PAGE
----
Leisure Management 2016 review

Page 3



The current crisis in adult social care is largely the result of a blind spot in the physical


activity agenda which fails older people

s I write, the UK government is grappling with a crisis in adult care, with talk of allowing local councils to increase rates to fund vital services for the elderly and infirm, which are dangerously under-resourced. Stepping back and looking at the demographics which have brought us to this point reveals a woeful lack of foresight on behalf of government. We’ve been talking about the ageing population since the early 1980s and yet here we are, with a huge number of infirm older people – something we could have headed off with better lifestyle interventions – and no plan for how to care for them. And this situation is the tip of the iceberg. The current generation were not overweight in their youth, but as today’s young citizens grow old – with their record breaking levels of obesity – they’ll need higher levels of care. I believe this crisis in adult social care will turn out to be a greater challenge than the obesity crisis when it comes to the strain on NHS and local government resources. So what can be done? Although some people are genetically predisposed towards ill health and need nursing care in old age, it’s estimated this only applies to around five per cent of the population. The remaining 95 per cent suffer ill health as a result of lifestyle choices. This is exciting because it means we can take steps to support people in ageing healthily, enabling them to enjoy better quality of life with more independence and reducing pressure on budgets – win:win outcome. Yet exercise and healthy living in old age is, for the most part, a blind spot for our society. Just recently my mum, who’s 89, moved house and – having been going to a great gym regularly in her old home town – set out to look for a place to exercise closer to her new home. I went with her – we toured the local gyms – and the response was, without exception, utterly appalling.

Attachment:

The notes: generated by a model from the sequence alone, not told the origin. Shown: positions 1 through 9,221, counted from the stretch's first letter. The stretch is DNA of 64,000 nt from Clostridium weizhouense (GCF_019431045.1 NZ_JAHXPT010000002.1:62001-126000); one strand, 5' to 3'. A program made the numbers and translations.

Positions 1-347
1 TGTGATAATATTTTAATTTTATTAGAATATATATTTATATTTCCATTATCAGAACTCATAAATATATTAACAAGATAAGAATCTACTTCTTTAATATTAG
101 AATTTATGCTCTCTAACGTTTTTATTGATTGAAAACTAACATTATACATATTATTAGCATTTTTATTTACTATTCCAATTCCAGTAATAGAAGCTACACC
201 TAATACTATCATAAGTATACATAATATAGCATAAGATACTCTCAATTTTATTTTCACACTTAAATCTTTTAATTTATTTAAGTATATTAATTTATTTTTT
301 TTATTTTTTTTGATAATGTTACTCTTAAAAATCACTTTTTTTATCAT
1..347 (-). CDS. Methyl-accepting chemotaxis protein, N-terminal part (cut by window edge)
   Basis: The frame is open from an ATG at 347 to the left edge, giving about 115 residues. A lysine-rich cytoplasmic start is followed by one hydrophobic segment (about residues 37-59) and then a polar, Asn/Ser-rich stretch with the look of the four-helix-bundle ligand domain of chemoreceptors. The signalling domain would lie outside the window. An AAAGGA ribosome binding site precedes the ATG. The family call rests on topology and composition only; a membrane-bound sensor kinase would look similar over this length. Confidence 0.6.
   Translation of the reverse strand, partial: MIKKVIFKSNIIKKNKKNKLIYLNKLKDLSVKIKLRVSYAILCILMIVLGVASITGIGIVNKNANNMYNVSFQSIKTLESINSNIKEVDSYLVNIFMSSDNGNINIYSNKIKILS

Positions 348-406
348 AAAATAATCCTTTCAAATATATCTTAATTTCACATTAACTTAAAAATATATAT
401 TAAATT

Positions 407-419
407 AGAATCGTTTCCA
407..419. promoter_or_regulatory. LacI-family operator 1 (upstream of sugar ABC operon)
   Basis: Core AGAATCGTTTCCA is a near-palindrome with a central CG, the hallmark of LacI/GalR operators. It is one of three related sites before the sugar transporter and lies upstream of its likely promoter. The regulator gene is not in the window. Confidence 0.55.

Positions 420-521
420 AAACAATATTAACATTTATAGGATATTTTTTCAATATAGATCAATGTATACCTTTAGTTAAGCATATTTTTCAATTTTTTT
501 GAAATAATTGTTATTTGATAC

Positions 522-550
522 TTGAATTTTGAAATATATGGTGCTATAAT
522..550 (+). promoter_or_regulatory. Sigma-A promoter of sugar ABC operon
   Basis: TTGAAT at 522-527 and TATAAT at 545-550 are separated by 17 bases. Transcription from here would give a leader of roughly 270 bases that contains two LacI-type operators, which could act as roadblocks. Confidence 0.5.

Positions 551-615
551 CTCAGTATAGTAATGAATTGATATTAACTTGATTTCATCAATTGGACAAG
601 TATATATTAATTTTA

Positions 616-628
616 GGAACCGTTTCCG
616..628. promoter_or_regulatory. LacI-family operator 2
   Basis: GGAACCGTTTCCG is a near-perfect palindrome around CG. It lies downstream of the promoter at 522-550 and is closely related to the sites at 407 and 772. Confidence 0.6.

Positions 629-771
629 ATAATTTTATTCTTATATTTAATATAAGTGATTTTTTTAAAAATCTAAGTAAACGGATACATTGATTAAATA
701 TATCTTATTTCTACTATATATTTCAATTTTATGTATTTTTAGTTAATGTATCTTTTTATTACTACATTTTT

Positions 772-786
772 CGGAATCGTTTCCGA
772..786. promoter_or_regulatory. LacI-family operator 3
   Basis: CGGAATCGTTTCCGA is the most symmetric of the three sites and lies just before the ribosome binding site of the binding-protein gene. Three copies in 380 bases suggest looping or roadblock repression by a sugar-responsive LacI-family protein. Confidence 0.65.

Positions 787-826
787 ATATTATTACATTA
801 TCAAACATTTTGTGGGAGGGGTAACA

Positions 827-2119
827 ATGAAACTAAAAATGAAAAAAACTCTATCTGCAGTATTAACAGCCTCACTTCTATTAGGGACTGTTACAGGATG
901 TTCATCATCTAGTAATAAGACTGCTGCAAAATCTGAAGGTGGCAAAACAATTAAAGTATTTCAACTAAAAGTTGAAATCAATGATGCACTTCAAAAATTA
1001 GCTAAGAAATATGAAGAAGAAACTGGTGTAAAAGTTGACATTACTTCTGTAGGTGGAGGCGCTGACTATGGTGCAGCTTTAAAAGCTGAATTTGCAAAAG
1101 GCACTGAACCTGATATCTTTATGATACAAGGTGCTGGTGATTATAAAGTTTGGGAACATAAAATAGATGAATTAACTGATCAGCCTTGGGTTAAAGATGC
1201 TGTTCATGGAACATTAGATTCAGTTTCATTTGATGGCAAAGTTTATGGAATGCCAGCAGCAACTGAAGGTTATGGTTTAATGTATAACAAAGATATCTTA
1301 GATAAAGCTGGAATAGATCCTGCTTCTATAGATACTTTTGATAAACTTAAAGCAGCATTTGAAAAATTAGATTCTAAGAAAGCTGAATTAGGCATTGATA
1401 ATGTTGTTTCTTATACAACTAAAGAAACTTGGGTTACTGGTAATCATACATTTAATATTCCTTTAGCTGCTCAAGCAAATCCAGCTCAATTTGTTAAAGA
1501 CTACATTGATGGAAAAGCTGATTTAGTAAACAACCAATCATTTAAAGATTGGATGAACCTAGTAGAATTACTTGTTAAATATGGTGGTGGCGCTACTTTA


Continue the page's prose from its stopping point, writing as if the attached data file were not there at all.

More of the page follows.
Enabling people to have access to exercise and leisure into older age combats loneliness, improves quality of life and independence and leads to less health issues

The staff looked at her with their mouths open, stammered, had no idea what to say and in every case, made it very obvious she would not be welcome. So she’s resorted to walking each day, but this is difficult, because pavements are not being maintained. A note to the council about this was replied to saying there is no budget for repairs. All the pressure is on her to sit quietly in her chair and watch TV until she is dependent. We must do better. And now there’s such a huge financial motive, we stand more chance of creating opportunities for people to stay active into old age. There are examples to inspire us from nations such as Japan, Sweden and the Netherlands and we have all the evidence we need to prove that exercise slows ageing, reduces dependency and falls, improves mental health and wellbeing and reduces reliance on medication. We have a strong lobby via ukactive banging on the door of government and the CEO of the NHS no less – Simon Stevens – lauding exercise as medicine. Now we must fight to ensure this extends to people of all ages.

Liz Terry, editor @elizterry

Tel: +44 (0)1462 431385 www.leisuremedia.com

© cybertrek 2016


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